He designed the University Club building in Montreal, associated with McGill University, which was completed in 1913 and was eventually registered as a monument historique of Quebec. He also designed the McGill University Coat of Arms, three years into his directorship at the McGill School of Architecture, which continues to be used by the university today.[2]

Other activities[edit]

He was an accomplished athlete in fencing, representing Canada at the 1908 Olympics[11] and for all of his life he was a true fisherman and founded the Atlantic Salmon Federation due to his love of fishing. He published two books, now both out of print, entitled Fencing Tactics and Salmon Tactics. His talent as a draftsman and painter—he was an RCA—was also quite exceptional.


He was elected an Academician of the Royal Canadian Academy of Arts in 1920, and in 1924 became President of the Quebec Association of Architects. In 1928 he was named President of the Town Planning Institute of Canada, and in 1929 he was elected to the Royal Society of Arts and also became President of the Royal Architectural Institute in Canada.[3]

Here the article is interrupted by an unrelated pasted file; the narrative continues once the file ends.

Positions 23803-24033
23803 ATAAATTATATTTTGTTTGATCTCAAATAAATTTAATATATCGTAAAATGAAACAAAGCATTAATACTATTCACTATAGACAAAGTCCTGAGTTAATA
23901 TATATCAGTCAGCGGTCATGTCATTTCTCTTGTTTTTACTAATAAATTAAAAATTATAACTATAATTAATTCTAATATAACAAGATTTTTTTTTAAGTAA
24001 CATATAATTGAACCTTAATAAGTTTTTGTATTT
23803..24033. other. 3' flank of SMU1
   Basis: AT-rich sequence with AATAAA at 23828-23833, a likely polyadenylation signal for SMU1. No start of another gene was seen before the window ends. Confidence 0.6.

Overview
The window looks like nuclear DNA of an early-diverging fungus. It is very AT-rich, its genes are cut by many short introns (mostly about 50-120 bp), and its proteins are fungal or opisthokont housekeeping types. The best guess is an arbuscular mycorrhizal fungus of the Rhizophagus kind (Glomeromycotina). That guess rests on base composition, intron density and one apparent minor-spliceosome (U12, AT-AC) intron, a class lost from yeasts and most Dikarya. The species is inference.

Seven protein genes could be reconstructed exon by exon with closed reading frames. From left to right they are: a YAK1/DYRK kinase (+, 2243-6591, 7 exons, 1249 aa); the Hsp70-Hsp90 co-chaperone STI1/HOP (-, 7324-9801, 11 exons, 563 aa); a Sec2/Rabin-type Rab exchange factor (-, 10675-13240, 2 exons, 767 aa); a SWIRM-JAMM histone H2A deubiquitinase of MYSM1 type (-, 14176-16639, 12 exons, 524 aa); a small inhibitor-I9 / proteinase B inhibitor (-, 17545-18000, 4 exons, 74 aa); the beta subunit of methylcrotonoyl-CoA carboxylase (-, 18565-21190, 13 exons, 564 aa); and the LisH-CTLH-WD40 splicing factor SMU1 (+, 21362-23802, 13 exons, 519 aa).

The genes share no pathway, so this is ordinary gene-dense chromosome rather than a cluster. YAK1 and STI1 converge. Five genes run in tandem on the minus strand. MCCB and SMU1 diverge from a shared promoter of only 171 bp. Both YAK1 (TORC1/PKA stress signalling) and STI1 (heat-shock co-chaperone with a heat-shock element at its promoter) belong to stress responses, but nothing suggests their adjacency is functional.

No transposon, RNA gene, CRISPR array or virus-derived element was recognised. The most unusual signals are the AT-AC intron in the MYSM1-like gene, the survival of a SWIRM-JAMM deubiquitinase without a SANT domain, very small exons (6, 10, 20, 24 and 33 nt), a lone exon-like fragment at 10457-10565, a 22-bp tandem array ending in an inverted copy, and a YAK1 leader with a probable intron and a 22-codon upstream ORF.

1. ^ "The Architecture of Percy Erskine Nobbs". Canadian Architecture Collection. Retrieved 3 April 2020.
  2. ^ a b "1900-1950 - McGill Faculty of Engineering History". McGill University. Retrieved 3 April 2020.
  3. ^ a b "Percy Erskine Nobbs". Olympedia. Retrieved 25 March 2021.
  4. ^ "File 396 - Phi Delta Theta Fraternity". McGill University Archival Collections. January–July 1931.
  5. ^ a b "Percy Nobbs, Dictionary of Architects in Canada". Dictionary of Architects in Canada. Retrieved 8 August 2022.
  6. ^ "History Writ Large: the Architecture of Percy Erskine Nobbs".
  7. ^ Rosalind M. Pepall, Construction d'un musée beaux-arts: Montréal, 1912 (Montreal Museum of Fine Arts / Musée des beaux-arts de Montréal, 1986), p. 39
  8. ^ " - Recherche".
  9. ^ "Percy Erskine Nobbs Fonds". McGill Library Archival Catalogue. Retrieved 27 February 2018.
  10. ^ "missing".
  11. ^ "Percy Erskine Nobbs Olympic Results". Archived from the original on 18 April 2020. Retrieved 3 April 2010.

Further reading[edit]

External links[edit]

Cultural offices
Preceded by Acting President of the Royal Canadian Academy of Arts
Succeeded by